If your kid’s high school science teacher didn’t believe in climate change, would you feel Junior was being short-changed in class?
If your doctor was in favour of euthanasia, would you ditch her?
And if a journalist said publicly that she believed in Creationism, would you trust her less? (Gotcha – that’s a trick question. Journalists don’t have any of our trust, as we all know. We saw it on the Internet).
Weighty questions for a Friday in summer, we agree. And especially since we all have far more important issues to occupy our brains, such as the impending arrival of the royal baby. But hey, we’ve got to do something to fill the time while we wait on Kate, so we might as well ponder for a moment whether the personal beliefs of people who have public influence – the politicians, educators, scientists, journalists etc. of our world – should matter.
Let’s focus on the case of journalist Virginia Heffernan, a U.S. reporter whose career from here on will always be associated with a piece she just wrote, entitled “Why I’m a Creationist.”
In outing herself she leaves no doubt about where she stands. But she does it with some irreverence, rather than with the spittle and bulging eyes often associated with her fellow believers. “I guess I don’t ‘believe’ that the world was created in a few days, but what do I know?” she wrote. “Seems as plausible (to me) as theoretical astrophysics, and it’s certainly a livelier tale.”
Her confession is not as dramatic as the ones we used to torture out of heretics in the good ol’ days, but for our philosophical meanderings, it’ll do. Heffernan’s words, you see, have stirred an Internet debate (a term meaning “mindless insults in an intellectual vacuum”) about whether “the Big Bang” was the sound of her journalistic credibility exploding.
Critics contend that she can no longer be taken seriously, and that her decision to share her inner thoughts will be a career killer.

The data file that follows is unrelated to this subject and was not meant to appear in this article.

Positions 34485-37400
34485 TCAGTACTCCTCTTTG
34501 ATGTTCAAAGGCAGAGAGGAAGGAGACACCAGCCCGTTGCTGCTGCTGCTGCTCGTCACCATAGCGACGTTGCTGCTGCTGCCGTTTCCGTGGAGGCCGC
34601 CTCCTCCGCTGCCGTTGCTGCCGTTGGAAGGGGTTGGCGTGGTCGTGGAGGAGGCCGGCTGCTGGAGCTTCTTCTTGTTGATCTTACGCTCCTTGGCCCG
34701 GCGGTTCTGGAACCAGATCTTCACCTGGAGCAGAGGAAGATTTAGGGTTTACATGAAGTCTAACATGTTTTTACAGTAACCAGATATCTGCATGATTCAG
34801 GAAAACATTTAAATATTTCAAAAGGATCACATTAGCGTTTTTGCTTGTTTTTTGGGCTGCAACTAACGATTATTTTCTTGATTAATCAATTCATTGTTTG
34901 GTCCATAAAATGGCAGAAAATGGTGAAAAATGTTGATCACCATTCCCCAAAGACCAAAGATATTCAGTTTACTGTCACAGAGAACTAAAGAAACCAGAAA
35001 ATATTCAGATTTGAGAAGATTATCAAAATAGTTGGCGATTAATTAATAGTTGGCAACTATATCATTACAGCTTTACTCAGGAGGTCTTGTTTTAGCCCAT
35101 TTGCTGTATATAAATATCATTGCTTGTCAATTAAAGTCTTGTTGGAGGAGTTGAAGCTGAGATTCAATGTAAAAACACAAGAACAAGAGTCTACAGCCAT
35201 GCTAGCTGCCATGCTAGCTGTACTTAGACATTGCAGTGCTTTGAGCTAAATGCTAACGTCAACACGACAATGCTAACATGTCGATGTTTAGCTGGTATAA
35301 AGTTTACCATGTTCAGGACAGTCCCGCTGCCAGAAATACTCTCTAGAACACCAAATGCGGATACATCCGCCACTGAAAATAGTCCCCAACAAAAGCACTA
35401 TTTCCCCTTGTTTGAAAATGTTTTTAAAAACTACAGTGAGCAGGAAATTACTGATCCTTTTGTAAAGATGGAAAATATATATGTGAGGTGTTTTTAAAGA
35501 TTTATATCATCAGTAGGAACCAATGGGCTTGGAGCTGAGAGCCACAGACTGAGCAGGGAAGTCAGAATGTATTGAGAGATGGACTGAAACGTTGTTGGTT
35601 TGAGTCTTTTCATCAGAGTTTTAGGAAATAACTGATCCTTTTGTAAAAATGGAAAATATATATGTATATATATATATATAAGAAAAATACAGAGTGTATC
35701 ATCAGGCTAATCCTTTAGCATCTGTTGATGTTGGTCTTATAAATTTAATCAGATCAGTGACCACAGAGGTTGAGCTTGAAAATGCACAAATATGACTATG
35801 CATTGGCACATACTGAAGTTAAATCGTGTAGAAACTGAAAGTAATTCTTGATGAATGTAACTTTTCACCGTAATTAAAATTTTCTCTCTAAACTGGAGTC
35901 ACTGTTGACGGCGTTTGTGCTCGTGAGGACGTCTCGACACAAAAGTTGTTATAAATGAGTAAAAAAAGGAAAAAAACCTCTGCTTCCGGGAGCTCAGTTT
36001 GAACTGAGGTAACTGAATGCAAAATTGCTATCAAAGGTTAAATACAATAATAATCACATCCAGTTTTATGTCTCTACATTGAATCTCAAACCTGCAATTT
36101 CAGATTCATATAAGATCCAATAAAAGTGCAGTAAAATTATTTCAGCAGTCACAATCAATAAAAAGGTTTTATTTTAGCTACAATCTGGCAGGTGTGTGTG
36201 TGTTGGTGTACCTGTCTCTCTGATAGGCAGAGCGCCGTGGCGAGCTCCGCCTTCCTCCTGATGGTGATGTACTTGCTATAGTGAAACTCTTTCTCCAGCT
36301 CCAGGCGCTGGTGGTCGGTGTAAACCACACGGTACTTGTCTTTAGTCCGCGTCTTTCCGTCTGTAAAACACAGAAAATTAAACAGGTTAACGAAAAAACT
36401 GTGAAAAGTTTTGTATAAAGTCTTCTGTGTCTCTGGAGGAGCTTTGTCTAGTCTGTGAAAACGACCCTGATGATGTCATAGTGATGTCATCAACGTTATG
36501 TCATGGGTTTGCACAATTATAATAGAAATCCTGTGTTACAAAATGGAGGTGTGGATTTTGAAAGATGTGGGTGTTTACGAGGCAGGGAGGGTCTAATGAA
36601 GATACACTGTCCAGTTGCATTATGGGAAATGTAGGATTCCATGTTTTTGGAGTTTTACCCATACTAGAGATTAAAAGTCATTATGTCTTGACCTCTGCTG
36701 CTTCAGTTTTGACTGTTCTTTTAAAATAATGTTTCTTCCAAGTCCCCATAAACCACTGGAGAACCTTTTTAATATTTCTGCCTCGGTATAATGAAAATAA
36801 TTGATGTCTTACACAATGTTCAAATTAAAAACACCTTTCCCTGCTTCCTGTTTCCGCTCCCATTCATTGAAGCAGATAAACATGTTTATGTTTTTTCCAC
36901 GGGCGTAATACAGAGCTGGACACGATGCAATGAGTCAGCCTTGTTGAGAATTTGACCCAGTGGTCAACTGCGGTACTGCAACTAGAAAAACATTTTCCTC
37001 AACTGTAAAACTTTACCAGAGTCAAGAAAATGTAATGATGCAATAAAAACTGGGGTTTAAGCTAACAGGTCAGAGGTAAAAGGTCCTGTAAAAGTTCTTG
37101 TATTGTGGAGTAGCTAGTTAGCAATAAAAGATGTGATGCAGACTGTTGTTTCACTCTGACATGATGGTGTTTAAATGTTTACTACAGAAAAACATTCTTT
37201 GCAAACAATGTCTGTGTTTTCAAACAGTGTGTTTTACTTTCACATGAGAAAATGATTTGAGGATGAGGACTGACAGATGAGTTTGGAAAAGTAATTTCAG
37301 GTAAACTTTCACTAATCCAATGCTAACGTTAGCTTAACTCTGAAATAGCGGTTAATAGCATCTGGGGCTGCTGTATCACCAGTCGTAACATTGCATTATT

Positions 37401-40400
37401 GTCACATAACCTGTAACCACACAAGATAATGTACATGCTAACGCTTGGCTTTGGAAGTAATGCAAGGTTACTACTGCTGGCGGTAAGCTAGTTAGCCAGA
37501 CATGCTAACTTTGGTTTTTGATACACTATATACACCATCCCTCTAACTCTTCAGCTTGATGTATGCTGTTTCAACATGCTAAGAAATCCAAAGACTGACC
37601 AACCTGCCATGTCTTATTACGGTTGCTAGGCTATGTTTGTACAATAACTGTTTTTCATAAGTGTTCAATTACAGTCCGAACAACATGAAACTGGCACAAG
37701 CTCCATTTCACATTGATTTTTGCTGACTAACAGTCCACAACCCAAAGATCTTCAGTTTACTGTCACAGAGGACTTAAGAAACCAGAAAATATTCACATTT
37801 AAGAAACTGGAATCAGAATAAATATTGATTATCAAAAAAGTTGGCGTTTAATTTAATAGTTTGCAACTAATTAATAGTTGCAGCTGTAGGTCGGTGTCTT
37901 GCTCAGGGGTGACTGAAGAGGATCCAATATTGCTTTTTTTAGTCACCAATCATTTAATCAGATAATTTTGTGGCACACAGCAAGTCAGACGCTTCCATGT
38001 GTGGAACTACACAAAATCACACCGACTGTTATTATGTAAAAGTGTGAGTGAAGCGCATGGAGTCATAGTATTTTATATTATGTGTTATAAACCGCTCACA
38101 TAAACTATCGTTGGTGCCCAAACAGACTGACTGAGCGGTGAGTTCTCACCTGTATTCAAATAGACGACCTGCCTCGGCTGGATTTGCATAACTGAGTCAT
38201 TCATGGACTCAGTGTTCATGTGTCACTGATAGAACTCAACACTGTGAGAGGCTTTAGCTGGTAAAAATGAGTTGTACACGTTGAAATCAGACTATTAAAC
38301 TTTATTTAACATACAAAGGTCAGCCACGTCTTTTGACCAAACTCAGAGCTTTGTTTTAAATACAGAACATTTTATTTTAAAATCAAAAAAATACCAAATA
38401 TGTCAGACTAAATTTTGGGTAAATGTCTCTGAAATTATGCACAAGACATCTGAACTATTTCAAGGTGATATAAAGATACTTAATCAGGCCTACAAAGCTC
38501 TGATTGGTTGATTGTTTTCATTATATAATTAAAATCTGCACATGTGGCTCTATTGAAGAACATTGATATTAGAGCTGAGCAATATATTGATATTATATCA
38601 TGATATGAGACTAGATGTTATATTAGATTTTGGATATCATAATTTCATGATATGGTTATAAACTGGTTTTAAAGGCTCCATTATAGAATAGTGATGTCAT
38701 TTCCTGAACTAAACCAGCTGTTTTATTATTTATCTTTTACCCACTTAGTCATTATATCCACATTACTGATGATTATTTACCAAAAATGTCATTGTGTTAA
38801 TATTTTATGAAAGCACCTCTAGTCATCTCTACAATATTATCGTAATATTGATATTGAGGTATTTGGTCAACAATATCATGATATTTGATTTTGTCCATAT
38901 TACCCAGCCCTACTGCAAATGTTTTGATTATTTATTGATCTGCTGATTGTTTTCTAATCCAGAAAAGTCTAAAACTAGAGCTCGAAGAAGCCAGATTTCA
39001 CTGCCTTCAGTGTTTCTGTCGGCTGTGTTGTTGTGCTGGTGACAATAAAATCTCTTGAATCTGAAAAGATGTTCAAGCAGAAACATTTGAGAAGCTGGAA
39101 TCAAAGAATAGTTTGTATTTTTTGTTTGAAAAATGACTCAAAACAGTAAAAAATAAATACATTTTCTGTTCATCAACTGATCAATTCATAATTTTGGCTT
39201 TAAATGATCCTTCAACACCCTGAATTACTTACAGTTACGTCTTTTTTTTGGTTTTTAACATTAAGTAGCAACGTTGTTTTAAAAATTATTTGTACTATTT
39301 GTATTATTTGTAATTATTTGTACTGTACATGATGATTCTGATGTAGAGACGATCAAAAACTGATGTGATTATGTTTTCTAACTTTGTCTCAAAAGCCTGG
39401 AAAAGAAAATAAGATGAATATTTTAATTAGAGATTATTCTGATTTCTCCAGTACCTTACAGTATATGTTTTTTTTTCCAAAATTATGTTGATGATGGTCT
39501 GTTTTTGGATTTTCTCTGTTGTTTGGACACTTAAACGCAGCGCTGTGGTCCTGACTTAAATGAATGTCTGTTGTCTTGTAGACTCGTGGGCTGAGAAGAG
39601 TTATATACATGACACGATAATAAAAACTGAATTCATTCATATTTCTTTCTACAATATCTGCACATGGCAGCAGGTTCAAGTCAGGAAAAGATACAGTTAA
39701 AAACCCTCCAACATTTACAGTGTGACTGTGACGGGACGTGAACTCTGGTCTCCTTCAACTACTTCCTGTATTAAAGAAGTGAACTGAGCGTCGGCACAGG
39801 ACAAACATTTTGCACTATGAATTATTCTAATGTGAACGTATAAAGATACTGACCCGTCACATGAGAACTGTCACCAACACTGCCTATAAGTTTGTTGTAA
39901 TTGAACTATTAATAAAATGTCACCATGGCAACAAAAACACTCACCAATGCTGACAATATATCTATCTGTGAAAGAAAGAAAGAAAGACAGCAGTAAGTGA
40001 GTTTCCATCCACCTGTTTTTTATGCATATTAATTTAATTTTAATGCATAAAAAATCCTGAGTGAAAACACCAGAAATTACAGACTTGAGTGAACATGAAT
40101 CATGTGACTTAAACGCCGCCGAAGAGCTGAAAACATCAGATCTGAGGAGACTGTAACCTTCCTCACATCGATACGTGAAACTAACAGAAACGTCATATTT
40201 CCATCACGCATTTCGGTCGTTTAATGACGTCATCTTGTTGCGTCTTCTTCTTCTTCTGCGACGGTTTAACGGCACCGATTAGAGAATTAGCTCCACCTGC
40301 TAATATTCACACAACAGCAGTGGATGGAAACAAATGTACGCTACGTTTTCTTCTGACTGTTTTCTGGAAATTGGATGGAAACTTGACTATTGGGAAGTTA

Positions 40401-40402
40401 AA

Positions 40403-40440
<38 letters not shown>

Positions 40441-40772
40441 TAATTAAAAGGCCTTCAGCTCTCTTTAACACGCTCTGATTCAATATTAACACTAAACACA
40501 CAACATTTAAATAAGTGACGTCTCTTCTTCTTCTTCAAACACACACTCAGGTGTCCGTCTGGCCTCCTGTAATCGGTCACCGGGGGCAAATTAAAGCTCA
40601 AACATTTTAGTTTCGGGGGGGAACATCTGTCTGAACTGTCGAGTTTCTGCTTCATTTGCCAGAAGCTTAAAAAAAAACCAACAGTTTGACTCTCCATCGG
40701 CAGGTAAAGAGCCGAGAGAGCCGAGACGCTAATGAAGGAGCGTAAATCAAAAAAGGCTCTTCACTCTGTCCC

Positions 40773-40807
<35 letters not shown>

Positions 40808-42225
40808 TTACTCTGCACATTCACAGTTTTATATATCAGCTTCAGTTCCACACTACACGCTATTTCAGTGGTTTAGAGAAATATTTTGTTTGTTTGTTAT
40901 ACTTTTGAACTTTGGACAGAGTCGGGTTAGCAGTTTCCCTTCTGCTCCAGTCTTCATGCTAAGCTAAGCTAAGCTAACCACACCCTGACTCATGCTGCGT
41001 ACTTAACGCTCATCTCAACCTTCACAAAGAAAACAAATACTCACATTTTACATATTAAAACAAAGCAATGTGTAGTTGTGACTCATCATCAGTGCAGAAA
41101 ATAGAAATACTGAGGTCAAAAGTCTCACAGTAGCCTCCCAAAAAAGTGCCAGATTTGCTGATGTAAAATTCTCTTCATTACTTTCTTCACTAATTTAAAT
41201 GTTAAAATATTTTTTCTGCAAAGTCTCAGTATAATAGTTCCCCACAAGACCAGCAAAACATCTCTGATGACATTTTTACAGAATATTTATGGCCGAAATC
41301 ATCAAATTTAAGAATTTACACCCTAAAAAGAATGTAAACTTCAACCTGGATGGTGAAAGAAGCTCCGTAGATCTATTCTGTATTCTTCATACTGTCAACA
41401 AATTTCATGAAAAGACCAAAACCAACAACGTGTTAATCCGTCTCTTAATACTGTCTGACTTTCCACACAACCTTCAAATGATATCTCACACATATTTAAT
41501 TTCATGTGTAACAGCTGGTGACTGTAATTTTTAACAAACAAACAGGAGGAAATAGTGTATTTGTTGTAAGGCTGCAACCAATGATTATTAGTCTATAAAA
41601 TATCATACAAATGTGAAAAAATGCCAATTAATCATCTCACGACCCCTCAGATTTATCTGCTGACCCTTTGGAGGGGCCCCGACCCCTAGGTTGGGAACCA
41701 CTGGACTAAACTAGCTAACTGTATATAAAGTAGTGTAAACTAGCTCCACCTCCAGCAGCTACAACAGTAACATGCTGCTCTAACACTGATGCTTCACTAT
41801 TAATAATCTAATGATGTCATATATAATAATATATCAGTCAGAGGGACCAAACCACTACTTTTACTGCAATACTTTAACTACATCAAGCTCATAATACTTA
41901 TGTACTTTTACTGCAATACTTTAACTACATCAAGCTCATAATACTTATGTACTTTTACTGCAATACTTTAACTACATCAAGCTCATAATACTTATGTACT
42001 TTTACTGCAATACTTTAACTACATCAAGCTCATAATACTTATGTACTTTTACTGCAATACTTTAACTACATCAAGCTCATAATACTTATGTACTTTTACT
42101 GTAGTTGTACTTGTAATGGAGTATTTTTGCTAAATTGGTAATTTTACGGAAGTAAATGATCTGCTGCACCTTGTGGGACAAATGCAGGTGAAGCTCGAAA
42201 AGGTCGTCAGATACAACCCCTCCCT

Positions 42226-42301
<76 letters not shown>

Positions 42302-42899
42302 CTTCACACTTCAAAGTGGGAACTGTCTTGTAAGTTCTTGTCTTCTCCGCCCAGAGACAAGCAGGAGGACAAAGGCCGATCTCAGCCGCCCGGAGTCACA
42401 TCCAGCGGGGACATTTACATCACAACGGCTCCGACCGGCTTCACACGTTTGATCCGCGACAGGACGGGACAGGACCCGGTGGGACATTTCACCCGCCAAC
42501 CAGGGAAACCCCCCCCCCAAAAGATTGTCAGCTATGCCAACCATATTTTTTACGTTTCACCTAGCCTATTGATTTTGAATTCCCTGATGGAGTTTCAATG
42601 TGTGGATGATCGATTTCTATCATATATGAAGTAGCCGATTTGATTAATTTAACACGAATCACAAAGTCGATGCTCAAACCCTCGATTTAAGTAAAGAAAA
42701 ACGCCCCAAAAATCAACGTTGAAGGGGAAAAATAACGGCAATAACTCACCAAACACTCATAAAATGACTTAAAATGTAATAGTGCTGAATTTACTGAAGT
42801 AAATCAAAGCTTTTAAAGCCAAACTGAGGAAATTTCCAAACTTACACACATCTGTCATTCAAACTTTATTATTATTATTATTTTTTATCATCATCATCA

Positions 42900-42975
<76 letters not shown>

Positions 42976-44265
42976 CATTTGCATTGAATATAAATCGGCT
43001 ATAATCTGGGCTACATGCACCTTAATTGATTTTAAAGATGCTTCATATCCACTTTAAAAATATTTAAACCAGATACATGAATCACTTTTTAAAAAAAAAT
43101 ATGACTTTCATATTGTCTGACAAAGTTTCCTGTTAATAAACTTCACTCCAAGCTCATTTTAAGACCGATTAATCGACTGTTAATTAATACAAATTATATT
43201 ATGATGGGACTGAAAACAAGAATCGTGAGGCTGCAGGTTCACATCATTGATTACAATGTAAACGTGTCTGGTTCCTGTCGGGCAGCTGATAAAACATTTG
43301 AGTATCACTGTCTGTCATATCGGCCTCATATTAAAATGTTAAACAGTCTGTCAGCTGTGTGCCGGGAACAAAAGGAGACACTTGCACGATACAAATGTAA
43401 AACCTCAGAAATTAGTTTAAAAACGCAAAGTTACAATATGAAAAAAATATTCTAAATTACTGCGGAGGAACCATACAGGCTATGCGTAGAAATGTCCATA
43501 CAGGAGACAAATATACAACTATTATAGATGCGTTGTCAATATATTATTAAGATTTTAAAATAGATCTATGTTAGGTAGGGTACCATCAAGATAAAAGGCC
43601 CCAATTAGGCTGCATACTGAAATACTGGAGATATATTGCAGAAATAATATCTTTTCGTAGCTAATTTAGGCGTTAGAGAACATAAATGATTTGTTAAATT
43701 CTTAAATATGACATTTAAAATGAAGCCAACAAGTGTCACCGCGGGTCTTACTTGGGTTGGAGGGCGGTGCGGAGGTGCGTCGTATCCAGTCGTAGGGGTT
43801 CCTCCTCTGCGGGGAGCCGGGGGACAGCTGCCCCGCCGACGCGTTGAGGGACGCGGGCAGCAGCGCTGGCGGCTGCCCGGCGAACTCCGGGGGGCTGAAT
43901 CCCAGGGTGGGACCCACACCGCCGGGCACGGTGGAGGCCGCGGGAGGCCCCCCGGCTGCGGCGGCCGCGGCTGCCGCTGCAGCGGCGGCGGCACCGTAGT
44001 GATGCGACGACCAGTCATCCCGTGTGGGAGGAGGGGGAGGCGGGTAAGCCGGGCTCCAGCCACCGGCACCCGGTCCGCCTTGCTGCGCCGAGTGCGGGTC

Uh huh. And Stephen Harper should never have won an election, given what goes on in the deep, dark recesses of his mind. (Now there’s a setting for a scary movie! Pay attention, director of the inevitable The Conjuring II.)
The judgment we render shouldn’t be based upon what people believe, but what they do. Hell, when MacKenzie King was prime minister he talked to his dog and to spirits of the dead (and no, we’re not referring to members of the Canadian senate) – but he held the big chair for longer than anyone else and introduced many of the social policies that are now seen as part of the soul of our country.
Similarly, Heffernan’s journalistic abilities are not compromised because of her views on the origins of the species; they would be if her bias shows in her writing. Nor are educators any less adept at their work solely because of their beliefs (teachers are just less adept at working, that’s all). And physicians can still reset broken bones even if they side with those who advocate euthanasia.
We don’t need to agree with their beliefs, but we shouldn’t accuse them of automatic incompetence just because we disagree. To do so would short-change us all.
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